“I’m sure we will but it might be many years from now. It’s very expensive to make. I could only afford it by signing a contract to give a detailed report on its pros and cons.”
She holstered the sword, more slowly but still remarkable for its ease, and sat back down.
“Well, it has been pleasant,” he said. “But I have duties to get back to. And I’m sure you’re eager to see the city. Do take the advice our little tour guide gave you. Landi Kotal may be old and shabby in places, but it has worthy sights to see.”
They all stood. The Lieutenant stood and escorted them out of the fort into the reception area. He waved to them and left. They did the same, accompanied by a smile from “our little tour guide” who was seated at the reception desk.
Back in Anna’s truck, her sword removed but all their other weapons in place, Janice spoke as her friend started the truck.
“Did you really buy that story our dear friend gave us about the delay getting our weapons to us?”
“No. I’d bet they took photos of them. Maybe tried to X-ray my sword.”
“The case and the sword is too dense to show any detail.”
“Hmm. I have to echo the LT. It’s a remarkable weapon.”
Their informal tour was as interesting to the two women as it had been advertised. Janice was impressed by the architectural elements of the hospital. Anna enjoyed the end of the water pipeline where the icy waters from the north plunged into a reservoir in a great frothing splash. She guessed that the splashy show was incidental, that it helped to aerate the water.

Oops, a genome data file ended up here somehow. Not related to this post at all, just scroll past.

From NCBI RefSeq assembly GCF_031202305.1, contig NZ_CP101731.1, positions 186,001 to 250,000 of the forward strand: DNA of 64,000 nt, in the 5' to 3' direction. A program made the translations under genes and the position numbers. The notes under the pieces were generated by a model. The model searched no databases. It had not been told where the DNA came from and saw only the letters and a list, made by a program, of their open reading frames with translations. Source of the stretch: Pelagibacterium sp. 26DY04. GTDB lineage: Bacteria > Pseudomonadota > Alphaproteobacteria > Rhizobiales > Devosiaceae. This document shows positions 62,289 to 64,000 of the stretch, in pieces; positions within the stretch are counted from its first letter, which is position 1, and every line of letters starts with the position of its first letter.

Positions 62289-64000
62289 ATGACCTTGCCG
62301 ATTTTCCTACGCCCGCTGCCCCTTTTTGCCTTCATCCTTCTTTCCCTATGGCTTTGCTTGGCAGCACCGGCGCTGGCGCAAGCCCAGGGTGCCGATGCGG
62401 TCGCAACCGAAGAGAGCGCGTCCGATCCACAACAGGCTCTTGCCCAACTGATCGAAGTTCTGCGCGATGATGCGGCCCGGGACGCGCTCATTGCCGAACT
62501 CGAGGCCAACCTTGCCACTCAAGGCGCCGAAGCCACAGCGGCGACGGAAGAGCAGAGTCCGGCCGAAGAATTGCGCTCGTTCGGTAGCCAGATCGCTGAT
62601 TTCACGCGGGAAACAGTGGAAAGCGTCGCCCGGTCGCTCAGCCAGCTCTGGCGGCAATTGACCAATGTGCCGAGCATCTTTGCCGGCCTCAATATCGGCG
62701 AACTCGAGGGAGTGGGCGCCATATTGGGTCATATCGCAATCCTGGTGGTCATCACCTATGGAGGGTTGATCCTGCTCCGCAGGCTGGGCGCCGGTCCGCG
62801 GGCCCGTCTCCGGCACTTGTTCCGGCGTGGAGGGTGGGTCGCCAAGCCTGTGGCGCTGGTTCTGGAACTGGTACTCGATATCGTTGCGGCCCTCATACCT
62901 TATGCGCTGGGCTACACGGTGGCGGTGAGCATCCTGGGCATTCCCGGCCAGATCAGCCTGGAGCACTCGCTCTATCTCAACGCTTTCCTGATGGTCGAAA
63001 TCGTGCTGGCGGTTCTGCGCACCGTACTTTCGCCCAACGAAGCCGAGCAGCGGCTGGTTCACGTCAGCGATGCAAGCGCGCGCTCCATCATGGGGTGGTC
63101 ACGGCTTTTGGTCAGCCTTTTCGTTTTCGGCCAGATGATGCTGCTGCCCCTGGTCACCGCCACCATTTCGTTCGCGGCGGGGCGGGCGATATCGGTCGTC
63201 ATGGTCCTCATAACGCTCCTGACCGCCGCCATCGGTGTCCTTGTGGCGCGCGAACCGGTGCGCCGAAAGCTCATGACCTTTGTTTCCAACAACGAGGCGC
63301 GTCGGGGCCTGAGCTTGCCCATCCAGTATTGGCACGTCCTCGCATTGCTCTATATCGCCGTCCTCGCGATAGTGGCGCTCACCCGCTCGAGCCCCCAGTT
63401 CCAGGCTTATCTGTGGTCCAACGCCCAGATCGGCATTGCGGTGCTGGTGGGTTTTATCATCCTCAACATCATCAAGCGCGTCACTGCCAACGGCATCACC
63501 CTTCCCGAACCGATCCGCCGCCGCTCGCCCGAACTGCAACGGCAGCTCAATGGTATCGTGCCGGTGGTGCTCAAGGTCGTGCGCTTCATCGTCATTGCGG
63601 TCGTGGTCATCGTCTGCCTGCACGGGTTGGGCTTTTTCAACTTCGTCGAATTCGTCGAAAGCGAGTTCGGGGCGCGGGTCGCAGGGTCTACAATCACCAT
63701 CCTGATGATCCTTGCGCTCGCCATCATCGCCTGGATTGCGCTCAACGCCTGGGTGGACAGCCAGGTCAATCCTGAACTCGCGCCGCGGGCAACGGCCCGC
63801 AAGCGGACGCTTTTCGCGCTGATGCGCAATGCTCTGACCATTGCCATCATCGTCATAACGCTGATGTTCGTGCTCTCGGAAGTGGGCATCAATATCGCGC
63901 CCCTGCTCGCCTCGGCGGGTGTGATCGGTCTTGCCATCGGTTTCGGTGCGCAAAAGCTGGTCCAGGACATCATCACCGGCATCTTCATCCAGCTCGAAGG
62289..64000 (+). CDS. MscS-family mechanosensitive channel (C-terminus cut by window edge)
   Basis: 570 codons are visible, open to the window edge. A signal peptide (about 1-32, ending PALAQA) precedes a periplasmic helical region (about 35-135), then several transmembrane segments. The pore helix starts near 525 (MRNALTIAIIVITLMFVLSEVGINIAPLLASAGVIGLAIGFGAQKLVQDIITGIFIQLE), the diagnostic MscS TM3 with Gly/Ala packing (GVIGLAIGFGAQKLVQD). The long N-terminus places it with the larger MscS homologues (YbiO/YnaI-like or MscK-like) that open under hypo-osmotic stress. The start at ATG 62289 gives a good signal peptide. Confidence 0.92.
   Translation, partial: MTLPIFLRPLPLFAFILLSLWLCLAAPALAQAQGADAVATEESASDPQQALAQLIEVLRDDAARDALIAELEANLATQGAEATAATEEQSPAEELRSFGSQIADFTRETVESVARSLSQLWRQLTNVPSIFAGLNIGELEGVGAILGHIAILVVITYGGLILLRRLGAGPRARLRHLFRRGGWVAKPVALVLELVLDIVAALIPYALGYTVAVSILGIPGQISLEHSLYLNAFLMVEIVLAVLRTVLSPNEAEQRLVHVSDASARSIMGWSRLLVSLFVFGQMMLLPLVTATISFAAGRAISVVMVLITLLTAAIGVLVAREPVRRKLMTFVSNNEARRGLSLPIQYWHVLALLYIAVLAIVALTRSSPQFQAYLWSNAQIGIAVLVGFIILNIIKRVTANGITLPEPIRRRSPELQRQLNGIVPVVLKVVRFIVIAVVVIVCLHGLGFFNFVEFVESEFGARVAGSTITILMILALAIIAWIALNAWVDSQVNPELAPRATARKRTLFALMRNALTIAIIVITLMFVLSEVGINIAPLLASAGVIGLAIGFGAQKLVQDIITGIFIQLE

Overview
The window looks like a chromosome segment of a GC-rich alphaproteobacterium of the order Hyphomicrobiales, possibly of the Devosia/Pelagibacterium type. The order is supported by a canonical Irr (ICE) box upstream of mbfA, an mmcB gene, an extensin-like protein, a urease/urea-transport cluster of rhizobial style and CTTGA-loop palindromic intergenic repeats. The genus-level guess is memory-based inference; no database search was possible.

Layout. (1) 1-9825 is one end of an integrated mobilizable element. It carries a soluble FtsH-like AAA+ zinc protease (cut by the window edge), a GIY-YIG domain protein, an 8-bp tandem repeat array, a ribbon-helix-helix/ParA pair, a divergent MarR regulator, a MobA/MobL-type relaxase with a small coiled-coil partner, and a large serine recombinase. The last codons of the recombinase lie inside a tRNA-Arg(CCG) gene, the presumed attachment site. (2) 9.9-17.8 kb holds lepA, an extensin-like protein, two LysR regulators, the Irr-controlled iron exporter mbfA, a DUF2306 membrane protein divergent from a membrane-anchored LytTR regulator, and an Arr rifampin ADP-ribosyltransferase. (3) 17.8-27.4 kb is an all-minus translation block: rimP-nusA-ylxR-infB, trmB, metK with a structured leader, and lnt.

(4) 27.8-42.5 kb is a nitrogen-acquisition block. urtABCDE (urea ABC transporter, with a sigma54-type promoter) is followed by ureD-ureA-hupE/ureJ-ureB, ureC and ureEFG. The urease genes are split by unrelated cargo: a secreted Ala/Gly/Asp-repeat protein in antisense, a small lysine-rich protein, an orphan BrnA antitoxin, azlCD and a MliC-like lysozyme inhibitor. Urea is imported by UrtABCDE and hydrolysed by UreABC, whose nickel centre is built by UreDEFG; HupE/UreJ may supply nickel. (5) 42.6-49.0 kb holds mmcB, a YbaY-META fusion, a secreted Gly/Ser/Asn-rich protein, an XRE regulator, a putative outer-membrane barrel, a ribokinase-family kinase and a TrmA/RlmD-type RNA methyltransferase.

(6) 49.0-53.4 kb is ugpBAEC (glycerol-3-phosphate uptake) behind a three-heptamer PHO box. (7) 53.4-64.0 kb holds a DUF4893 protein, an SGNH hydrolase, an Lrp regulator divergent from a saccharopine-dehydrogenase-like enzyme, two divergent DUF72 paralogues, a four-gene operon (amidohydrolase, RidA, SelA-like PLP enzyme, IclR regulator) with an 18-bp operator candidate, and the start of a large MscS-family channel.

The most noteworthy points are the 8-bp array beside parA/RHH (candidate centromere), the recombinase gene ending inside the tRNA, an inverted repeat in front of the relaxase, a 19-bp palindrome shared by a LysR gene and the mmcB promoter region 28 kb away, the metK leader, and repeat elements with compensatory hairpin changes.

The shrine to poet Amir Hamza Shinwari was also impressive. Outside it looked more like a jail, with thick walls and bars on the windows, the windows on the second floor only. Janice explained.
“Fanatics who disapproved of the poet have twice tried to destroy or at least deface it. Each time the authorities have made it tougher to do.”
Inside they saw a second deterrent to defacement: an armed guard who watched those inside as suspiciously as any bank guard. He stared at the two women but when they approached him asking if they should leave their weapons with him he said he’d “been notified” that they would be coming and turned away to watch others.
Inside there were book shelves of poems and artworks from all over Pakistan and from many eras. There were also photos of various personages and where they had been born and lived. In a separate room there were little dioramas of them and their homes. In still another room was a small theater and a continuously running video on poetical and other art subjects.
“I wouldn’t have thought poets and artists were so important,” Anna said as they left the building.
“Literacy in Pakistan arrived later than in Western nations. So poems which could be memorized and spread by word of mouth were correspondingly more important. Even now with high literacy rates they’re still important. Poor Afghanistan with worse literacy is even more dependent.”
“Which is why so many schools emphasize memorizing the Qu’ran. I was told that in language school but forgot it.”
Which was true. She didn’t add that she’d also memorized the Islamic bible. It was easy with Tiara helping, but Anna had always had a phenomenal memory about subjects she wanted to remember.
Which still didn’t help her understand what she memorized. That was especially true about the Qu’ran and highly advanced text books. In fact, it had hurt her understanding when quite young until she recognized that downside of perfect memory.
They were walking back to Anna’s truck when she spoke to Janice in a low voice, “Do not speak. Do not show emotion.”
Janice slanted her eyes to follow her friend’s gaze. Three men were standing perhaps fifty feet off to one side. They were heavily armed with knives and pistols and rifles. All had long black scraggly beards.